MA: You said that the algorithms are voltage-based. Does Austin Energy customize the algorithms to perform certain functions, or are these off-the-shelf algorithms in an AI software bundle?

KC : Here's a good example. At the substation level, some tap changes are operating a lot more than they previously used to, and that's obviously caused by these new pilot programs that we have for conservation logic reduction or VAR optimization. We can potentially make adjustments and say, ‘well, let's not overstress equipment.’ We can change those boundaries on when they will activate. That is us analyzing and then customizing based on initial results.

MA: Other utilities, especially small and medium sized co-ops and munis, are weighing whether to implement an AI system. They'll be weighing out the pros and cons, asking, how is this going to benefit us and our customers? Will it be worth the effort and expense?

KC: From a very simple standpoint, if we're able to reduce things like losses from excess voltage, that automatically is increasing efficiency in power delivery. This requires little customer engagement or incentives, yet produces energy savings on our circuits. That's better for the community as a whole.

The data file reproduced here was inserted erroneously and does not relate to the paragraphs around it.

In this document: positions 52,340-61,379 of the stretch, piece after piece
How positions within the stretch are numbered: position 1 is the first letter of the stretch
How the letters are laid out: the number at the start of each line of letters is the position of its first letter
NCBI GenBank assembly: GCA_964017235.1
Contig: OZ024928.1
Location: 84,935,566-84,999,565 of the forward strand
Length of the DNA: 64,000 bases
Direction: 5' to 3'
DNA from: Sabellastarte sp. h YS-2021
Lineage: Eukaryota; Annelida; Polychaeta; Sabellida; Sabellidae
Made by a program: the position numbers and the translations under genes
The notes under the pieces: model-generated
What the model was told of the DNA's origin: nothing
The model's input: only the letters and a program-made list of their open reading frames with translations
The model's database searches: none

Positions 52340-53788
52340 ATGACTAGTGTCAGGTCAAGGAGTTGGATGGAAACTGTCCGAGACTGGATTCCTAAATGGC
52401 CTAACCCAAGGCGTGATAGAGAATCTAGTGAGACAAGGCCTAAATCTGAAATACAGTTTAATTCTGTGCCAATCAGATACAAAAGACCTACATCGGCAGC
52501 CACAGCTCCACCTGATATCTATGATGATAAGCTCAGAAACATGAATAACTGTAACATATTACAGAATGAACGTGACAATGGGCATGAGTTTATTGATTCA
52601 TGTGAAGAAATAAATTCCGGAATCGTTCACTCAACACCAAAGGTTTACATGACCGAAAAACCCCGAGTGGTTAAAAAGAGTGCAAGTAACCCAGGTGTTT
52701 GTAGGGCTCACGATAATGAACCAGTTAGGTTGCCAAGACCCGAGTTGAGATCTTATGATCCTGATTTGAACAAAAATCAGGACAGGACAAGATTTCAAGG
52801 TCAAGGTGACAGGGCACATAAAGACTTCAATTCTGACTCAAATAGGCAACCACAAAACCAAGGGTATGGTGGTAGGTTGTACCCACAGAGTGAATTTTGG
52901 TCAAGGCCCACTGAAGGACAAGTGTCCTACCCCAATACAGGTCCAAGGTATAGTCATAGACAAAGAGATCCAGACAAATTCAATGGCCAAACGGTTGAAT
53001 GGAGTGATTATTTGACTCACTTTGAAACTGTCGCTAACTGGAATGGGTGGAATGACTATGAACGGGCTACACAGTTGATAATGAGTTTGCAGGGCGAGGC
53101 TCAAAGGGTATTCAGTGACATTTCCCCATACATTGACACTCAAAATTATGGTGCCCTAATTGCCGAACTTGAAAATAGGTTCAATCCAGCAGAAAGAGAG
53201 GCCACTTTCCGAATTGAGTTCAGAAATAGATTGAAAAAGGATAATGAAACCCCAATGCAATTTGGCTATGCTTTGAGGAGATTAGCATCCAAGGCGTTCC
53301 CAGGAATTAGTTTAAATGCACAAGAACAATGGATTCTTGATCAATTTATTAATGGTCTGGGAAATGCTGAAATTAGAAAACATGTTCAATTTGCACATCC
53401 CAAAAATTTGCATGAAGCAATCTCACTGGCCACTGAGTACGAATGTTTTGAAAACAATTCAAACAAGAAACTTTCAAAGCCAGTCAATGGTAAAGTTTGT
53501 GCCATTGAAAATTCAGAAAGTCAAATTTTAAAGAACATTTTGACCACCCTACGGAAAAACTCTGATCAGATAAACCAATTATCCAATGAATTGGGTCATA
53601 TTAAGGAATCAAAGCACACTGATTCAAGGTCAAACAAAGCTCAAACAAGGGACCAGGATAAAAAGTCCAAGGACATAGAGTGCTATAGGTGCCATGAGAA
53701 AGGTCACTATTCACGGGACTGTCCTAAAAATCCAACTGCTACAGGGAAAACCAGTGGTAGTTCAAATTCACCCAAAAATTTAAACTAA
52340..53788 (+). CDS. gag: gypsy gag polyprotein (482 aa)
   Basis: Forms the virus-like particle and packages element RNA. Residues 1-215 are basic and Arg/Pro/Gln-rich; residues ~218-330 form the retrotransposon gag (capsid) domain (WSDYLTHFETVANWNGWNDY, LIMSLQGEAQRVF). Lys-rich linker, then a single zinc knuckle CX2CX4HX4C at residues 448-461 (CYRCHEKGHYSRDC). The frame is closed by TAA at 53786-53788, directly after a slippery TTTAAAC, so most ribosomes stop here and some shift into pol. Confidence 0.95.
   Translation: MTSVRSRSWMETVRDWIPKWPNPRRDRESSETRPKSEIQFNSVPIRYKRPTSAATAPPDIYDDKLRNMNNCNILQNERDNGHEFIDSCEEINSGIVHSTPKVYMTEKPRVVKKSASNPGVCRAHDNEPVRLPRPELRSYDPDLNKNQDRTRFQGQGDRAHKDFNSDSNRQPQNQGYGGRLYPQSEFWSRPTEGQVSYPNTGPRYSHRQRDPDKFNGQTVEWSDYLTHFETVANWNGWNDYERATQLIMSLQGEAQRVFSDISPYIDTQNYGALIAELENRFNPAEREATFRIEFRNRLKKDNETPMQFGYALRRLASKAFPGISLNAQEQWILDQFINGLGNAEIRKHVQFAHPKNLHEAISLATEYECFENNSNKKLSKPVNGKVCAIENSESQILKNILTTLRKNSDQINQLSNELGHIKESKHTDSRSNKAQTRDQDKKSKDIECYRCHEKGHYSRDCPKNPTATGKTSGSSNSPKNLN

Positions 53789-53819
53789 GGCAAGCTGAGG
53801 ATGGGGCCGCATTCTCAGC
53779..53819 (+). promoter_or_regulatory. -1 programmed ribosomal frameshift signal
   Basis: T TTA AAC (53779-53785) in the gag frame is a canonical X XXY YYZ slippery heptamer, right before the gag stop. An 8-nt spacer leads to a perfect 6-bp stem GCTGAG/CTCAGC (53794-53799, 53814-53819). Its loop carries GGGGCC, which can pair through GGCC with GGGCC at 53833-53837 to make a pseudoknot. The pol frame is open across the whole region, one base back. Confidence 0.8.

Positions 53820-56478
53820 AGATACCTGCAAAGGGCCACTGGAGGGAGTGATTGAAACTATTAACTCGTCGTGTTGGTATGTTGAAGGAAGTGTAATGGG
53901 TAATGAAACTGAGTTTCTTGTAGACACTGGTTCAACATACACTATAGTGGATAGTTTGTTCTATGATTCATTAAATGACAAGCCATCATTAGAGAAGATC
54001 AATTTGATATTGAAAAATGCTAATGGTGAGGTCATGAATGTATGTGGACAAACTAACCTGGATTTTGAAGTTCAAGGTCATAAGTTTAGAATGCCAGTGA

Also, from a customer standpoint, if they're able to consume a little bit less power than they used to consume, that's a little bit less money they have to pay. If we can save money on the delivery side, those savings can potentially be passed on to the customer.

From an operator standpoint, we're reducing system losses. We're able to reduce our peak demand and reduce our energy consumption using conservation voltage reduction. For utilities, that can equate to a device we don't have to add, or another upgrade we can avoid to our infrastructure that might have been needed to support a new higher peak demand. That's an immediate payback from reduced system loss and increased grid efficiency.

AI implementation is one of those low hanging fruit categories where, yes, there's some cost involved in data processing and communication between these tools. But once we're able to connect these voltage regulating devices or reactive power devices together, we're able to automate and achieve these limits while still meet operating constraints when it comes to voltage or load. I see that as a good win for the utility and its customers.

MA: Excellent. That's a great note to end on. Thanks for your time, Kevin.

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Matt Chester's picture
Matt Chester on Nov 29, 2019

AI implementation is one of those low hanging fruit categories where, yes, there's some cost involved in data processing and communication between these tools. But once we're able to connect these voltage regulating devices or reactive power devices together, we're able to automate and achieve these limits while still meet operating constraints when it comes to voltage or load.

Love this point-- definitely low hanging fruit that should be harvested!